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UCLA: Dismal outlook for California's inland areas

September 20, 2011 |  3:02 pm


In their quarterly analysis of California's economic prospects, UCLA researchers are particularly downbeat on the outlook for inland areas that were powered for years by growing populations and booming housing markets.

Areas such as the Inland Empire and the San Joaquin Valley are unlikely to rebound until the latter part of this decade -- in large part, UCLA says, because there is so little need for new homes to be built.

(Here's a thumbnail synopsis of the UCLA report.)

Home construction was propelled by two broad forces during boom times, according to UCLA.

First, demand for reasonably priced homes from people who worked in urban or coastal areas but couldn't afford to buy there. Second, demand from people moving in from other states in search of promising job prospects.

Both trends are reversing, according to the report released today by UCLA's Anderson School of Management.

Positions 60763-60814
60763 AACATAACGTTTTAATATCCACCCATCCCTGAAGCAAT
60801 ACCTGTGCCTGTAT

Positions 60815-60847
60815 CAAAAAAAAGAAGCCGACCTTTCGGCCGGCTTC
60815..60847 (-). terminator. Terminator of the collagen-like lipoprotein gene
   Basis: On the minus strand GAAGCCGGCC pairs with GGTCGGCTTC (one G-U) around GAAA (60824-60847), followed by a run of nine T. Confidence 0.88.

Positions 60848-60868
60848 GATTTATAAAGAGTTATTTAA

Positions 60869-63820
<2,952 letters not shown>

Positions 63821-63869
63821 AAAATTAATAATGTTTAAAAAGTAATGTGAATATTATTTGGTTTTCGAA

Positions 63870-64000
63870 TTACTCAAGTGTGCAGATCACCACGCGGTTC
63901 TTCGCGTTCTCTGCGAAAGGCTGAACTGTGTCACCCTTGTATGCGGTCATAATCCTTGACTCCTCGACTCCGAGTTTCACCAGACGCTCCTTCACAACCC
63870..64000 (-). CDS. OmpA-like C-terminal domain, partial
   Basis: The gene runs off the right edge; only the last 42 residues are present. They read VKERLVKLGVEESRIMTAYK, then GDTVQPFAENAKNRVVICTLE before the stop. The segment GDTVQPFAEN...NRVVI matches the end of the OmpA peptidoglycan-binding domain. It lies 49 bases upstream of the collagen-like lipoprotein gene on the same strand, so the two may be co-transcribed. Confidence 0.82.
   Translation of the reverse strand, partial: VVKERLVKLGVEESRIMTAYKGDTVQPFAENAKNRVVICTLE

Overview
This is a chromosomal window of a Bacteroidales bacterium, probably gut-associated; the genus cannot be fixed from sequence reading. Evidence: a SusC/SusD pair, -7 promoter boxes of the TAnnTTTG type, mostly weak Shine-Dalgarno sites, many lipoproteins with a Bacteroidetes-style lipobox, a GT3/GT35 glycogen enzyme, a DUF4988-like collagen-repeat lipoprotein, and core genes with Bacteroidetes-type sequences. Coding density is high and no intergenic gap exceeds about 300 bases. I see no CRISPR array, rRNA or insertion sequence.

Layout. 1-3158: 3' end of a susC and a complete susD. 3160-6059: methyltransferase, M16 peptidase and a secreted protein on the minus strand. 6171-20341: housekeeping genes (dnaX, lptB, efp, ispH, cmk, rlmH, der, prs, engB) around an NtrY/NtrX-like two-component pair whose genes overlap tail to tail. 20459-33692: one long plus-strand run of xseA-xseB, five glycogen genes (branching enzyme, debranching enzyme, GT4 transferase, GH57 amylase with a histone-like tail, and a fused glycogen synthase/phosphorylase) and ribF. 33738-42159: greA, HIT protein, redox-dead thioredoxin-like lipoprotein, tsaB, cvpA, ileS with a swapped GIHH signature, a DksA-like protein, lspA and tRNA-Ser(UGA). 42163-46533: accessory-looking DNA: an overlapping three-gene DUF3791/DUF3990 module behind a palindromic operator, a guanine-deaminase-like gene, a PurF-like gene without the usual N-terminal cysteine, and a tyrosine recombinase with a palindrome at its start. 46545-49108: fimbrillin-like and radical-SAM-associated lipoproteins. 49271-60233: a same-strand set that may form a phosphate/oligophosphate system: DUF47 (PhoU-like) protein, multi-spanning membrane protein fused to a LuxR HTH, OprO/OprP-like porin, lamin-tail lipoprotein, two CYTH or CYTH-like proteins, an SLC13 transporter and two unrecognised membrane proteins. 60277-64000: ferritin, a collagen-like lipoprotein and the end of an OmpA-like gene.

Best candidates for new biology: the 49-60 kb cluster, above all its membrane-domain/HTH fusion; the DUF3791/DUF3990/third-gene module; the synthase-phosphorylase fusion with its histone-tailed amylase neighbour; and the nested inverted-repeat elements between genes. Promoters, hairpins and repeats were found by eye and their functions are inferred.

Though homes in Corona and Lancaster are certainly cheaper than a few years ago, so are homes in urban and coastal communities. And given the fear over gas prices, many workers are choosing to buy homes closer to where they work.

Also, some people in inland areas who have lost a home to foreclosure are less likely to rent another home there, according to UCLA. Instead, they'll simply rent apartments closer to jobs or family.

And given the dim job prospects in inland areas, fewer people are expected to migrate to California, according to UCLA. Unemployment rates in inland areas are among the highest in the country -- hardly a lure for out-of-staters seeking better lives.

"Inland California labor markets are, at least visually, less attractive than those in Texas, Utah or Virginia," according to the UCLA report. "An unemployed autoworker in Ohio or construction worker in Nevada [are] not likely to decide to move to Stockton or Ontario in search of a job when all the information available suggests that Dallas, Salt Lake City and Newport News provide better prospects," wrote Jerry Nickelsburg, a UCLA senior economist.


California won't slip back into recession, UCLA study predicts

20% of Americans expect to be millionaires by 2020

Inside a high-end real estate deal gone bad

-- Walter Hamilton

Photo: A sign advertises a 2009 auction of a foreclosed home in the Inland Empire. Credit: Associated Press.